Stadia controller in front of an Android TV

Stadia is in the midst of its second full year on the market, and a big bump in the road has been the closure of Google’s SG&E in-house studios. However, the bright side of things has been the arrival of major games, including three titles from one of the biggest gaming studios, EA. In a recent interview, EA CEO Andrew Wilson spoke up about Stadia, including how he views cloud gaming as a whole and the biggest problem with Google’s platform.

Speaking to Fortune, Wilson was asked about the future of game distribution, and he was quick to bring up cloud gaming as a big part of that future. He says that cloud streaming will “disrupt” the gaming industry as consumers move from ownership over games to access to those games. He also said that cloud technology will still need “a few more turns” of innovation to get to the point where it’s ready to replace traditional experiences, but it’s a “foregone conclusion” that the industry will get to that point.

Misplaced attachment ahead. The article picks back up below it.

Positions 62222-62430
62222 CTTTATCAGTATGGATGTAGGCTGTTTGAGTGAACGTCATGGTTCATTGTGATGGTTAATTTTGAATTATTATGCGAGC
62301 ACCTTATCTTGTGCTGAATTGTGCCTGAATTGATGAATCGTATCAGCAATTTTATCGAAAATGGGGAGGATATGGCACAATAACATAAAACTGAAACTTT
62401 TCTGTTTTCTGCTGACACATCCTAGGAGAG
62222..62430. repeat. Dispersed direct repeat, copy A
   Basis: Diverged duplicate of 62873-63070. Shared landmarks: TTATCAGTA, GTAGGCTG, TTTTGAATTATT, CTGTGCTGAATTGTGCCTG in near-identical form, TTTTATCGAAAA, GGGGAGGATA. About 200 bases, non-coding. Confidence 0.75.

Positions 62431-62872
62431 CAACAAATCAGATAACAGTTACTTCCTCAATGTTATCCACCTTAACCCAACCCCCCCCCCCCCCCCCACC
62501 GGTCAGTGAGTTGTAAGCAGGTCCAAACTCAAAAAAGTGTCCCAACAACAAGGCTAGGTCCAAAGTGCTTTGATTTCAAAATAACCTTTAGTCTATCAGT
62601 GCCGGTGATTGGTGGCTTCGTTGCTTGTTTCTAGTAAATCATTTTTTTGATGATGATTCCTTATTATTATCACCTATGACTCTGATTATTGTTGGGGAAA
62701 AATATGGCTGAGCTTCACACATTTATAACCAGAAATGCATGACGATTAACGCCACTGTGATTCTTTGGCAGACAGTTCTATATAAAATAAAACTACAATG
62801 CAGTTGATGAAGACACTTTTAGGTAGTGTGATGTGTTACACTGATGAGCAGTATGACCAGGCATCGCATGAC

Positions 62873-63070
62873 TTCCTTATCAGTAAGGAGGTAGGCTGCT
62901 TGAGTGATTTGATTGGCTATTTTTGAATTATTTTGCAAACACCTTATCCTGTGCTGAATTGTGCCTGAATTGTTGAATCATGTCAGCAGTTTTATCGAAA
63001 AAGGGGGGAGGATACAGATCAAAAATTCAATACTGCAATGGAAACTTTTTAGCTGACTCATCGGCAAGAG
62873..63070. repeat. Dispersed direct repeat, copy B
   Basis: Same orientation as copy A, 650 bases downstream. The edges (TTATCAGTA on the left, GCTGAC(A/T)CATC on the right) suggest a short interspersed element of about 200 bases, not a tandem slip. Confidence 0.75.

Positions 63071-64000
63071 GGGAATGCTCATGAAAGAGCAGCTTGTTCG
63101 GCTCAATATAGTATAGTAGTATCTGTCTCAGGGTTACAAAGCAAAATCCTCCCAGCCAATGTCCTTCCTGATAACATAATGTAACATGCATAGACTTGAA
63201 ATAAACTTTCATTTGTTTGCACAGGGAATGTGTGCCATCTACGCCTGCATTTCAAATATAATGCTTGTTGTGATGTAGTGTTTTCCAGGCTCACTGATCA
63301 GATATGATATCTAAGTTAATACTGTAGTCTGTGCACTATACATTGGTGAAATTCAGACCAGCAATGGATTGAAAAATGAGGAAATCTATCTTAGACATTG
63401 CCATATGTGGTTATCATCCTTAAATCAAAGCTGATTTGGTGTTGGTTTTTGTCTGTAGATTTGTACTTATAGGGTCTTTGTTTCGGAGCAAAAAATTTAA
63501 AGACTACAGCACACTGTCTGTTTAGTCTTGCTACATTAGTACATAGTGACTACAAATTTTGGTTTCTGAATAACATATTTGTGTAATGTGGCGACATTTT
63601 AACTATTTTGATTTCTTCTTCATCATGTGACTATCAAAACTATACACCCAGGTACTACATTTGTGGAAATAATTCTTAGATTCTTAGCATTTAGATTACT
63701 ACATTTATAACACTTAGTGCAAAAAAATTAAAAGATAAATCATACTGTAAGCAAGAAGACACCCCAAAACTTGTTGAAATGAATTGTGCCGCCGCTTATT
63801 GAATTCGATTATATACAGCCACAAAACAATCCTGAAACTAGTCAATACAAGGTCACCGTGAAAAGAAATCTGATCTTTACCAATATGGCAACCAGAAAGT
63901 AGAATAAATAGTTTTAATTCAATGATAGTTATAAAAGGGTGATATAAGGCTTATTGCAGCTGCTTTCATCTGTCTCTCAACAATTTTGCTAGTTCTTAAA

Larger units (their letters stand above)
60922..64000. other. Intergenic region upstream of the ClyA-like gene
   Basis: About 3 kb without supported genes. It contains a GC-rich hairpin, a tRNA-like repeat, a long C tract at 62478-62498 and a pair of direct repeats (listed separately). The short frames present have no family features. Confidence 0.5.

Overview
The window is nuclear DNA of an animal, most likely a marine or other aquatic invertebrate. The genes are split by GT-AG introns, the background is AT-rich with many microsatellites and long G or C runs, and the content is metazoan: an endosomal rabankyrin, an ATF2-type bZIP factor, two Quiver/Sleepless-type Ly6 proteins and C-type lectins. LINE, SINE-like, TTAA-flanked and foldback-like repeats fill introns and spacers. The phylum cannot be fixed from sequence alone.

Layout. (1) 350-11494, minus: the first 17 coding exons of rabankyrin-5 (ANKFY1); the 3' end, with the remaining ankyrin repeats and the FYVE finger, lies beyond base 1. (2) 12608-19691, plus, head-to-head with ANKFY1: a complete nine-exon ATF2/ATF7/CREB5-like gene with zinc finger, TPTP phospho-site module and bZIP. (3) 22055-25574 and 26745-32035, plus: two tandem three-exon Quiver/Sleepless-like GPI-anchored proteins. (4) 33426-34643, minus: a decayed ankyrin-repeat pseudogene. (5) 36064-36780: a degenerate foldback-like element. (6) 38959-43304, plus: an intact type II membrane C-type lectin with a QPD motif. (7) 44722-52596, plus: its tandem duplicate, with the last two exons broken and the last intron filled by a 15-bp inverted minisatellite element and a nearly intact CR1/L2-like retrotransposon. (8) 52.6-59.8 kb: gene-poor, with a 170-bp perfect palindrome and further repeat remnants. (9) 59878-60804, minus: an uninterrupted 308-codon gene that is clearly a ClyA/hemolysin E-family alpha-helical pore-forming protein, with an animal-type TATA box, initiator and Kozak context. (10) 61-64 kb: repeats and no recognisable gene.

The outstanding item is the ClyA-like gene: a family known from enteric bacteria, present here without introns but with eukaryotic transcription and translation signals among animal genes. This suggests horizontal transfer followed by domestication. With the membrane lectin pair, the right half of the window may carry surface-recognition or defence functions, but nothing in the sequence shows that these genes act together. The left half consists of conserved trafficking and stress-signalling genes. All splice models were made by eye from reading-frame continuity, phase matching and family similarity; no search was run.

Related to that discussion, Wilson was asked about Google’s efforts with Stadia, specifically if the company’s “stumbles” had changed the EA CEO’s opinion of cloud gaming as a whole.

In response, Wilson said that he has personally tried Stadia and called the experience “pretty good.” However, he pointed to a major issue for the platform as multiplayer support, something that most players will agree has been a hurdle for many games, especially the platform’s handful of mass-multiplayer exclusives.

It’s early, right? That’s okay. That’s what happens when you’re on the cutting edge. I’ve actually played some games on Stadia and I will tell you, the game experience is actually pretty good. It’s not bad.

The issue with Stadia was that for multiplayer games, it was really hard to find other people to play with early on in the cycle. These games are now social networks. These are not solo experiences that we play in the back of our bedroom or our basement; we do this with other people, we connect around the world. It’s just going to take a little bit of time, but what I saw was actually reassuring, because there was a lot of goodness in gameplay and that’s only going to get better.

Notably, these comments come even though some of EA’s biggest titles, FIFA and Madden, both lack cross-play, which only exacerbates Stadia’s multiplayer issues.

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Ben Schoon

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